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Walker transcript, 1 of 1
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University of Houston. Walker, Donna - Walker transcript, 1 of 1. June 25, 2008. Special Collections, University of Houston Libraries. University of Houston Digital Library. Web. June 24, 2022. https://digital.lib.uh.edu/collection/houhistory/item/581/show/580.

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University of Houston. (June 25, 2008). Walker, Donna - Walker transcript, 1 of 1. Oral Histories from the Houston History Project. Special Collections, University of Houston Libraries. Retrieved from https://digital.lib.uh.edu/collection/houhistory/item/581/show/580

Disclaimer: This is a general citation for reference purposes. Please consult the most recent edition of your style manual for the proper formatting of the type of source you are citing. If the date given in the citation does not match the date on the digital item, use the more accurate date below the digital item.

University of Houston, Walker, Donna - Walker transcript, 1 of 1, June 25, 2008, Oral Histories from the Houston History Project, Special Collections, University of Houston Libraries, accessed June 24, 2022, https://digital.lib.uh.edu/collection/houhistory/item/581/show/580.

Disclaimer: This is a general citation for reference purposes. Please consult the most recent edition of your style manual for the proper formatting of the type of source you are citing. If the date given in the citation does not match the date on the digital item, use the more accurate date below the digital item.

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Title Walker, Donna
Creator (LCNAF)
  • University of Houston
Creator (Local)
  • Houston History Project
Contributor (Local)
  • Selley, Mikaela, interviewer
Date June 25, 2008
Description This is an oral history interview with Donna Walker conducted as part of the Houston History Project.
Subject.Topical (LCSH)
  • Religion
Subject.Name (Local)
  • Walker, Donna, 1946-
Subject.Geographic (TGN)
  • Houston, Texas
Genre (AAT)
  • interviews
Language English
Type (DCMI)
  • Sound
  • Text
Original Collection Oral Histories - Houston History Project
Digital Collection Oral Histories from the Houston History Project
Digital Collection URL http://digital.lib.uh.edu/collection/houhistory
Repository Special Collections, University of Houston Libraries
Repository URL http://info.lib.uh.edu/about/campus-libraries-collections/special-collections
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File Name index.cpd
Item Description
Title Walker transcript, 1 of 1
Format (IMT)
  • application/pdf
Original Item Location ID 2006-005, Transcript Box 12, HHA 00686
File Name hhaoh_201207_306b.pdf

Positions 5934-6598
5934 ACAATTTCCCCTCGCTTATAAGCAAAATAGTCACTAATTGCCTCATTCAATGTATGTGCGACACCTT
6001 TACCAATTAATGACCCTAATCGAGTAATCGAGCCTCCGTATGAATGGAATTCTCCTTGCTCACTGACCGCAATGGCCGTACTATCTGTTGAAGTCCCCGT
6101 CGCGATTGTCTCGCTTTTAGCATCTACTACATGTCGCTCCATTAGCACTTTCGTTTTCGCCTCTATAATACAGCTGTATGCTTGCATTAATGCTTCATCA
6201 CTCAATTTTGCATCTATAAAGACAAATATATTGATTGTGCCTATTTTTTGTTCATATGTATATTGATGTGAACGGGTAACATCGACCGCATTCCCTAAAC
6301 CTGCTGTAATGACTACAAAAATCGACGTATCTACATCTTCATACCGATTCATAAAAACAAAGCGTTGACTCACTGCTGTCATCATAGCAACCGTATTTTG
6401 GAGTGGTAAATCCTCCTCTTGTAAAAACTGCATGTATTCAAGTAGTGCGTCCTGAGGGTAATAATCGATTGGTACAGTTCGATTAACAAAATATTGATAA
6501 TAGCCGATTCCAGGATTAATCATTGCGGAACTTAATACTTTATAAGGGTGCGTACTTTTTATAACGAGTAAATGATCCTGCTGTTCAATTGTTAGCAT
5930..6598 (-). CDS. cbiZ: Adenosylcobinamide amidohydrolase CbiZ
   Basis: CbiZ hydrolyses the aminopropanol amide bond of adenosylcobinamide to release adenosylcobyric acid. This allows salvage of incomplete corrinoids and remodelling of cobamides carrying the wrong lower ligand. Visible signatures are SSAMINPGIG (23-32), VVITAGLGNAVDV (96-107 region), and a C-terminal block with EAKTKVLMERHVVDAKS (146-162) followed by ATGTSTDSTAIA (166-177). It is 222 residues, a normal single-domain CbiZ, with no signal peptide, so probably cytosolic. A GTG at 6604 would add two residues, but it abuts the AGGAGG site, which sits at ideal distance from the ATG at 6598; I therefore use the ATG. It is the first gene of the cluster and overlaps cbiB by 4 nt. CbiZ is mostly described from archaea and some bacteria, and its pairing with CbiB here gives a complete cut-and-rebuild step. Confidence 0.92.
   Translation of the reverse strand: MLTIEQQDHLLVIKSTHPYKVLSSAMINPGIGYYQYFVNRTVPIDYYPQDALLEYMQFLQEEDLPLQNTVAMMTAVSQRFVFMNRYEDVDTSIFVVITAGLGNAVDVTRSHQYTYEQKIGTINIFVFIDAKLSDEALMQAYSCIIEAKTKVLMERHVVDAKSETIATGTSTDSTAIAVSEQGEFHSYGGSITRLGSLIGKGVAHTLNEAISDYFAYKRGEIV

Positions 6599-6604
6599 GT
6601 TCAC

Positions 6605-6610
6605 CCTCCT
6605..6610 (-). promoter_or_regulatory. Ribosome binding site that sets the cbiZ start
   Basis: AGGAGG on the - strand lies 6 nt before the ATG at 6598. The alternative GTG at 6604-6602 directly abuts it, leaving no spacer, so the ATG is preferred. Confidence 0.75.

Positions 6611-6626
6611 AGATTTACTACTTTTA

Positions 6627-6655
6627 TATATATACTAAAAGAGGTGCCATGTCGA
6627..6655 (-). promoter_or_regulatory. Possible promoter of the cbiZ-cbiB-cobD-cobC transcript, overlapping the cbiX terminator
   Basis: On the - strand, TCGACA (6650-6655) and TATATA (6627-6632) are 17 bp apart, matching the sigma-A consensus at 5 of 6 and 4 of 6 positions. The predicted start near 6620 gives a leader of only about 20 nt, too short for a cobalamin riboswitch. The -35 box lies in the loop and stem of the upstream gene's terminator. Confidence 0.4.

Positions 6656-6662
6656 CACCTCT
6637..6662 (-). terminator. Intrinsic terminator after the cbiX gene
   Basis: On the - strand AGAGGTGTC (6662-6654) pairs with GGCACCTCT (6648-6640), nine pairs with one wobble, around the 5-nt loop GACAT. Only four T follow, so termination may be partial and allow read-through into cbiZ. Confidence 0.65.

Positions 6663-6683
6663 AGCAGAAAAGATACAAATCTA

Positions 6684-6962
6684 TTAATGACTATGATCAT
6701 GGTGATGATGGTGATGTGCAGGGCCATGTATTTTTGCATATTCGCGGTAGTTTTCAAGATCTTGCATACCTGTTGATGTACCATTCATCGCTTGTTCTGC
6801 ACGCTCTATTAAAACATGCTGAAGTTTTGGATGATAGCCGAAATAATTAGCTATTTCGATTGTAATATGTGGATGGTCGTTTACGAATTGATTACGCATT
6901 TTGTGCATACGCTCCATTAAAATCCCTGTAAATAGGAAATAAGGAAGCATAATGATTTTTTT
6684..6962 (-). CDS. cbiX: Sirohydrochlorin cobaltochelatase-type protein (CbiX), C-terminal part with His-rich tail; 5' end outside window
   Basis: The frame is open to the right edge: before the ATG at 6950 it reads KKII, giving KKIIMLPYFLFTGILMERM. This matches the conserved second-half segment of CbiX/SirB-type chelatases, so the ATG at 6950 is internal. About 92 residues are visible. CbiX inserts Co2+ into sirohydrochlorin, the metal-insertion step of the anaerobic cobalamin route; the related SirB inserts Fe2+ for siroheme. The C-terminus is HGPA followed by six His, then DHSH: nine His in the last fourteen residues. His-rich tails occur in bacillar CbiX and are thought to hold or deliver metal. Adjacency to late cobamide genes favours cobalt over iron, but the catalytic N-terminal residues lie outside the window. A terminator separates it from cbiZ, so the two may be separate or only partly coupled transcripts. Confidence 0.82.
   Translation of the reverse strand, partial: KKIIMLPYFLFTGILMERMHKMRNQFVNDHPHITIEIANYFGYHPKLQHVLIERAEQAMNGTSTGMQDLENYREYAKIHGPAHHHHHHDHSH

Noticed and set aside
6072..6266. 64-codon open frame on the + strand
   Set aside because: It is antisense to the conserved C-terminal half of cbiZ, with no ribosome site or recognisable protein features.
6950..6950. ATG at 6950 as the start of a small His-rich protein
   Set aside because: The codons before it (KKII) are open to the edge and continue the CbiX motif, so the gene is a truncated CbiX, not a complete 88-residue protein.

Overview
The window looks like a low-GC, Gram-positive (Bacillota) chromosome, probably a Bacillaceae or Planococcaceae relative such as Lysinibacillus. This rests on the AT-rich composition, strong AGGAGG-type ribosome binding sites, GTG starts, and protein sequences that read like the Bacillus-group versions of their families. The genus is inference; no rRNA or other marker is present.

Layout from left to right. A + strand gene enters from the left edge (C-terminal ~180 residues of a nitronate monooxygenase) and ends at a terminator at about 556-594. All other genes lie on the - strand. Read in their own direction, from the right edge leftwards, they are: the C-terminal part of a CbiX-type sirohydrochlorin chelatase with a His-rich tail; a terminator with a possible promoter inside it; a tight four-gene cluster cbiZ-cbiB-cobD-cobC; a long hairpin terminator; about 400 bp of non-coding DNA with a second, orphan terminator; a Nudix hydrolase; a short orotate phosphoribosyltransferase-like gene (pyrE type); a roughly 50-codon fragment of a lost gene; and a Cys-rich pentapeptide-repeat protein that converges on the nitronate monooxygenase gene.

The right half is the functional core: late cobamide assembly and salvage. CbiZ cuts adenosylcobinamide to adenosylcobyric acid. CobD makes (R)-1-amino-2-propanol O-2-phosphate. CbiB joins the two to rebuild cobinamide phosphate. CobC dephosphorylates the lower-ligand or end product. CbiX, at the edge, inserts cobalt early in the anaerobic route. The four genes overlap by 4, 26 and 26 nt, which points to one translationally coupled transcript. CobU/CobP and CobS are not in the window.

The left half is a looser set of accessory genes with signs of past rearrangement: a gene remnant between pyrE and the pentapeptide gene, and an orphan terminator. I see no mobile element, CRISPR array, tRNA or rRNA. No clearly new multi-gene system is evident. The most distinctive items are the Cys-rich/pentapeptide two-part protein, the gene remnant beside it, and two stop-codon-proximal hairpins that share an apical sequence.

Transcript HHA# 00686 Page 1 of 13 Interviewee: Walker, Donna Interview Date: June 25, 2007 University of Houston 1 Houston History Archives UNIVERSITY OF HOUSTON ORAL HISTORY OF HOUSTON PROJECT Donna Walker “East End Catholic Churches” Interviewed by: Mikaela Selley Date: June 25, 2007 Transcribed by: Michelle Kokes Location: 2346 Munger, Houston, Texas 77023 MS: My name is Mikaela Selley and I am interviewing a current member of Queen of Peace Catholic Church and this is for the oral history project. What is your name and date of birth? DW: My name is Donna Walker and I was born January 18, 1946. MS: Okay could you tell me a little bit about your family, how long have you been in Houston? DW: I was born and raised here in Houston. My parents met here in Houston and lived here all their lives. After I got married I moved away and I came back when my daughter was in the 3rd grade and my son was in the 1st grade so we have been here every since and that was a long time ago. So I’ve been here most of my life. MS: Okay, what role did Queen of Peace play in you and your families lives? DW: A big portion. My parents were there from the very beginning when the first church was opened and I received all my sacraments. My brother received all of his sacraments and we were very active in the church. My parents and myself and my brother we always… went to church every Sunday and of course my parents belonged to everything that went along with the Queen of Peace Church and school. HHA# 00686 Page 2 of 13 Interviewee: Walker, Donna Interview Date: June 25, 2007 University of Houston 2 Houston History Archives MS: Was Queen of Peace always at that location? DW: Yes, always on the same block. Of course, the old church is still there and they use that for meetings and things but the new church came out in the ‘60’s. MS: Why did your family choose Queen of Peace? DW: Well at that time back in those days you had to belong to the church that you were in that district and so it was in walking distance from my house so that is why we went there. MS: What other churches were around at that time? DW: Catholic Churches? MS: Yes. DW: Saint Christopher’s was here and I can’t remember any of the other ones, I know there were more than that. MS: What is the earliest memory you have of the church? DW: Golly earliest memory? MS: Your first communion? DW: Oh I remember my first communion my confirmation was in that church. We had May Crowning every year and we made our first communion in first grade. In second grade if we could wear our dresses we went in before the eighth graders, they did May Crowning and the eight graders did that and in the second grade we walked in with them. Golly I guess I remember before going to school. I remember going to church over there and the main part, they opened up and if a lot of people came, you know those doors that open up in the parish hall? MS: Yeah.HHA# 00686 Page 3 of 13 Interviewee: Walker, Donna Interview Date: June 25, 2007 University of Houston 3 Houston History Archives DW: That was closed unless we had a lot of people. We, you know, had an alter and big pews and everything but I guess it was a very small parish at the time. MS: So you did attend the school from the very beginning? DW: Very beginning, first grade. MS: Do you know when the school opened? DW: Oh gosh they just had their anniversary. No I don’t remember. MS: It was soon after the church started right… if you had to guess? DW: I… yeah not long after that. MS: Okay and what grade did it go up to? DW: First through eighth. MS: First through eighth okay. What were the parishioners like and the students and the neighborhood… did everybody walk to church? DW: Golly I think we drove to church most of the time. I really don’t even remember that! But the people were mostly white and we did have a lot of Italians. We did Mass on Sundays and holy days. I don’t remember them having daily Mass and I’m sure they did but I don’t remember until I started school. Then after I started school I went to daily Mass so I’m sure they had it before then. But my parents both worked so I guess I didn’t go then. MS: Who ran the school… an order of Nuns or …? DW: It was Dominican Nuns. MS: Dominican Nuns. DW: Always Dominican Nuns up until when my kids went to school there.HHA# 00686 Page 4 of 13 Interviewee: Walker, Donna Interview Date: June 25, 2007 University of Houston 4 Houston History Archives MS: So what school did you go to after eighth grade, what were the options for high school? DW: I went to Mount Carmel but there was Mount Carmel, IWA and Saint Agnes, Saint Agnes was downtown not across town. MS: Oh okay. DW: And of course there was always Saint Thomas for the boys. I wanted Mount Carmel. MS: Did the school or the church have any events, fundraisers, dances, sports? DW: The only thing I really remember is Father _______ (6.5) was our pastor for a number of years and he did not like bazaars so we did not have bazaars but I’m sure we had fundraisers and things to raise money but he believed in the parish… and he’s the one who built the old convent which is the office now and the new church and the rectory and the big garage and everything. He had that all built. And we did have sports. We had football… volleyball for the girls, football for the boys and baseball for the boys and girls. We had a drill team and we also had cheerleaders. MS: So you played against other…? DW: Catholic schools. MS: Other Catholic schools? DW: Other Catholic schools. MS: About when did… do they offer bilingual education? DW: No, never. MS: Never, okay. So about what time would you say that the congregation shifted to mostly Mexican immigrant population?HHA# 00686 Page 5 of 13 Interviewee: Walker, Donna Interview Date: June 25, 2007 University of Houston 5 Houston History Archives DW: Gee I don’t really remember. I know when my kids went to school there… 18 years ago I guess my daughter graduated from there and when she and my son… my son later… it was almost all Hispanics then. So, there were mostly Hispanics and three or four whites in each class. In my son’s class there was one black boy but that was the only one. MS: Is that about the same time that they started offering Mass in Spanish do you remember when they did that? DW: I’m sure they had Mass in Spanish then. Oh yeah, I’m sure they had it then. But I’ve never known them to teach Bilingual at all at Queen of Peace. I mean they may after my kids graduated but I don’t think so. MS: Can you describe the neighborhood and businesses? DW: Yeah. Like I remember also when you would walk out of the front door of Queen of Peace do you know that building that’s up there? That was Weiners do you remember a Weiners? MS: Yes. DW: That was a Weiners right there. MS: Oh wow! DW: Then there was a Phillips station on the corner that’s the Thai place now and then going towards the Gulf Freeway it was a little beauty shop and that’s where my mother worked and when we would walk home from school we would stop by the beauty shop and tell mother we were on our way. I can’t think of what it was called it was a store that sold material and but more than sewing stuff there and that was the man that gave the properties for Queen of Peace gave that whole property. Right next door to him was a HHA# 00686 Page 6 of 13 Interviewee: Walker, Donna Interview Date: June 25, 2007 University of Houston 6 Houston History Archives little furniture place right there it was a grocery store and it was just a little grocery store and we all went there. And I mean you could sign, you could stop and buy two candy bars and sign your name and they would bill you later. MS. That’s neat. DW: Yeah it was totally different than it is now. MS: Okay. So how have you seen the neighborhood change since that time I know it’s… DW: It’s gone down. But the City of Houston is trying to work on building up this part of Gulfgate, the stores coming this way and things. Yeah it has really gone down. MS: How would you say that has affected the church? DW: I’m sure they don’t get as much money as they used to. I mean they have… the church and the number of people going to church is far bigger but I think they people had more money back then for what they were paid and they gave a lot. So I think it hurts the church because it is poor around there. MS: Do you know if the church has interacted with other churches or businesses in the area in any way do you know? DW: No I sure don’t. I don’t have any idea. MS: You remember, I’m sure you remember when the Vatican Counsel met in the 1960’s and they made all the changes… DW: I sure do. MS: How did that affect Queen of Peace? DW: Ah Queen of Peace. Well Queen of Peace had just opened their new church and our Pastor, Father ________(11.9) had had this beautiful alter put in so that is when they HHA# 00686 Page 7 of 13 Interviewee: Walker, Donna Interview Date: June 25, 2007 University of Houston 7 Houston History Archives wanted the alter looking toward the people. So we still have the two alters, you know, how it is… MS: Oh yeah. DW: So he said, “We spent so much money, we’re going to use this alter.” Because the priests had their back to the people and at that Vatican they turned toward the people. So later on he broke down and had another alter put up there. And then of course we went from Latin to English and that was really strange. MS: I bet. DW: Knowing all the prayers in Latin and having to learn them in English. But I think it is more personable now. I think Mass is not… it’s warmer, like when you turn and shake people’s hands and different things. I think it’s for the best. MS: Oh you didn’t do that before? DW: Oh no, oh no. That was brought back in years. MS: I had no idea. DW: Well it was before your time. MS: Do you think it had a negative effect? DW: A lot… the older people disliked everything. They didn’t want any changes and as you know since we got the companions of the cross… we used to have ________ (13.4) priests which are in our district. When we got companions of the cross a lot of people moved from here. A lot of the old white people moved because they had heard that these priests were more charismatic and they didn’t like that. MS: Okay. DW: But I love it. I love the showing of hands and all this stuff… praying on people.HHA# 00686 Page 8 of 13 Interviewee: Walker, Donna Interview Date: June 25, 2007 University of Houston 8 Houston History Archives MS: What do you mean by charismatic is that…? DW: Charismatic… you know how we do our hands during the Mass and just a lot of different stuff. The most of the thing that I like is the healing Masses the praying over people and stuff like that. Back in the 50’s and 60’s and 70’s and 80’s if a person received extreme ______ (14.6) the last rights, you were dying. I can remember in the back room back in here my grandfather was here from Schulenburg, Texas and well he knew he was dying because the Priest came over and gave him last rights. Now it is called The Anointing of the Sick and I have had three surgeries in the last two years I guess it was and I’ve had the Anointing four times and so it is totally different, you know. So it doesn’t scare me. MS: Did the politics of the times affect the church in any way? For example in Vietnam the Korean War… things like that. DW: It was in my days, the Vietnam War and the young men that I knew that went over there… they either never went back to church or they came back full strength. I mean like if they just went once in a while and they came back they were strict Catholics. So it was just kind of depending on the person I think. And I think it was a horrible war like any other war. I only personally knew two or three guys that came back and two of them were messed up bad on boats. You know I don’t know that many. MS: Do you remember if the priests gave sermons about that or was it… I know you aren’t supposed to mix politics and religion and it’s very… DW: The only time I’ve ever heard politics mentioned was when Father Christian got up and said something and he never told us who to vote for… he just told us that it was our duty to vote but no I’ve never heard it in a Catholic Church.HHA# 00686 Page 9 of 13 Interviewee: Walker, Donna Interview Date: June 25, 2007 University of Houston 9 Houston History Archives MS: Did that surprise you for him to…? DW: No the way he said it… no and I think he was trying I didn’t feel like he was talking to me because you know I was born and raised and when I turned I think it was 21 when I could vote, it was just something that I was brought up to do and but I think with our Hispanics and stuff, of course a lot of them are illegal and can’t vote and that’s scary. MS: In your opinion has it been hard for the parish to adjust to the amount of immigrants that have come into the church? I know that the parishioners have been mostly Hispanic for a very long time now do you think that in the beginning was it… was it like a slow change or was it any time that you remember that it was very… DW: Well I always went to the English speaking Masses and I don’t think that the Mass has much… you know it’s either: English, Spanish or bilingual. Yeah it kind of upsets us, I always went to midnight Mass and midnight Mass is only done in Spanish now. One of our ____________ (18.0) ministers said to me, “Gee, they never put us on Midnight Mass” and I said, “They don’t because it’s in Spanish.” But yeah a lot of us English speaking people get upset. I’ve had two or three calls from our party the other day, the one Sunday for the priest going away party. And they said, “You know, we just didn’t get enough English.” I was in the kitchen the whole time working so I didn’t and I had asked, I knew these three deacons were going to do the talking and I only knew one of them that does the English Mass and the other two I didn’t know and I asked, “Are they bilingual?” and they said “Yes and they would do bilingual and English.” But I think most of it was done in Spanish. And maybe 20 people there were there… Anglos. Or maybe there was more, you know. So they kind of hate going to things when they are like that. And I know I like to go to the first Saturday Masses and first Saturdays are HHA# 00686 Page 10 of 13 Interviewee: Walker, Donna Interview Date: June 25, 2007 University of Houston 10 Houston History Archives done bilingual and so everything is either English or Spanish and __________ (19.3) is done in English and Spanish. So I mean I can read when they are doing to Spanish I can read but to sit through and the __________(19.4) you have to sit through it twice but it’s okay. MS: How long has the church been doing the church bazaars that you know of? DW: No I sure don’t. MS: I know that’s a big thing in the neighborhood. DW: I know when my kids went to school there we had bazaars. We had a school bazaar, a parish bazaar and we had kind of like a bazaar at Halloween for the kids. My daughter was laughing she emailed one of her friends that went to Queen of Peace, my daughter went to _______ (20.1) when she graduated and she had to email one of the girls and she said she and her kids came over to the bazaar a few weeks ago. She said, “There was my mama and I was sitting next to a lady that sent her son to Queen of Peace and there we were working a booth together.” She said, “It was deja vu.” There was my mother and this lady sitting there working the booth. So yeah I’ve worked many bazaars. MS: How long has the Church been celebrating things like quinceanara and like the Mexican traditions do you know? It’s the 15th… DW: Yeah I know what they are. When my son was 15 he was in one and he is 33 years old so 33 from 15 is how much… 15 from 33? MS: 18? DW: So I know they were doing them back then when I went to school we didn’t have any Hispanics so there weren’t any then. So that is actually the first one I ever went to, no I went to two. I went to one at Queen of Peace and I went to one the first one I went HHA# 00686 Page 11 of 13 Interviewee: Walker, Donna Interview Date: June 25, 2007 University of Houston 11 Houston History Archives to wasn’t at Queen of Peace because they didn’t do them at Queen of Peace. So I guess they have been doing them probably 20 years that I know of. MS: So what has kept you in the neighborhood and you know made you send your kids to Queen of Peace, the same school that you went to, what about Queen of Peace has kept you? DW: Well I moved back in with my parents. I had gotten a divorce and decided to come back to Houston. I came back to Houston and lived with my parents and I was living with my parents for six months and then I was going to move and my kids I put the kids in Queen of Peace immediately. They were going… we were living in Galveston and my daughter was in school my son wasn’t in school yet, yeah he was in kindergarten… they didn’t have kindergarten in the Catholic school that she went to. So I put them in Catholic, Queen of Peace here and then my kids didn’t want to leave the house. They didn’t want to go back to an apartment. So we lived with them so I planned on putting them in Queen of Peace I just thought I wanted them to get their Catholic religion and I wanted them to receive all their sacraments and it worked on one but not on the other. MS: Uh oh. DW: My daughter still goes to church she is raising her kids in Pearland and they go to Saint Helens and they go to a public school but they go to CCE classes on Sunday and my granddaughter just received her first communion so they are following in our footsteps. MS: Another question: was it common for people to… or kids to go to public schools and receive their religion class in church? Like CCE when did that?HHA# 00686 Page 12 of 13 Interviewee: Walker, Donna Interview Date: June 25, 2007 University of Houston 12 Houston History Archives DW: I’m sure they had it back then but of course I always went to Catholic schools. MS: Right. DW: You know first I went to public school, I went to Henderson for kindergarten and I was what they call a mid-termer, my birthday was in January, and so I was… I went a year and a half to Henderson for kindergarten and… and I went a half a year of first grade and then I moved over to Queen of Peace but I’m sure they had something. They were… we were very active. We had what was called CYO it was Catholic Youth Organization and that was for the high school kids and we had that on Sunday and there was a Baptist Church real close and I had a girlfriend that went to Austin, Jackson and Henderson and so she and I were good friends we grew up together in the neighborhood and so she went to the Baptist Church it was… gosh I can’t think of the Baptist Church. So I went over there when we didn’t have CYO I went over to the Baptist Church. So that was the most interacting. When I was in high school when they had a thing for teenagers to go and visit different religions and I remember I picked a Baptist Church a Jewish Synagogue and I think it was a Methodist Church. Yeah Methodist because I thought those were three real different. So I got to go to each of them. MS: Oh wow! DW: Yeah back in my days you didn’t marry or anything it was all with Catholics. MS: Within your religion. Okay well is there anything else you’d like to add? DW: Not anything I can think of. MS: Okay well thank you for your time. DW: I think I… me and myself, my family and my kids have done everything as far as school board, parish counsel. I worked in the office on my days off to pay my tuition to HHA# 00686 Page 13 of 13 Interviewee: Walker, Donna Interview Date: June 25, 2007 University of Houston 13 Houston History Archives help me with the tuition for my kids at Queen of Peace. Holy Names Society, Knights of Columbus, Catholic Daughters… we’ve done it all. That’s about it. MS: Thank you.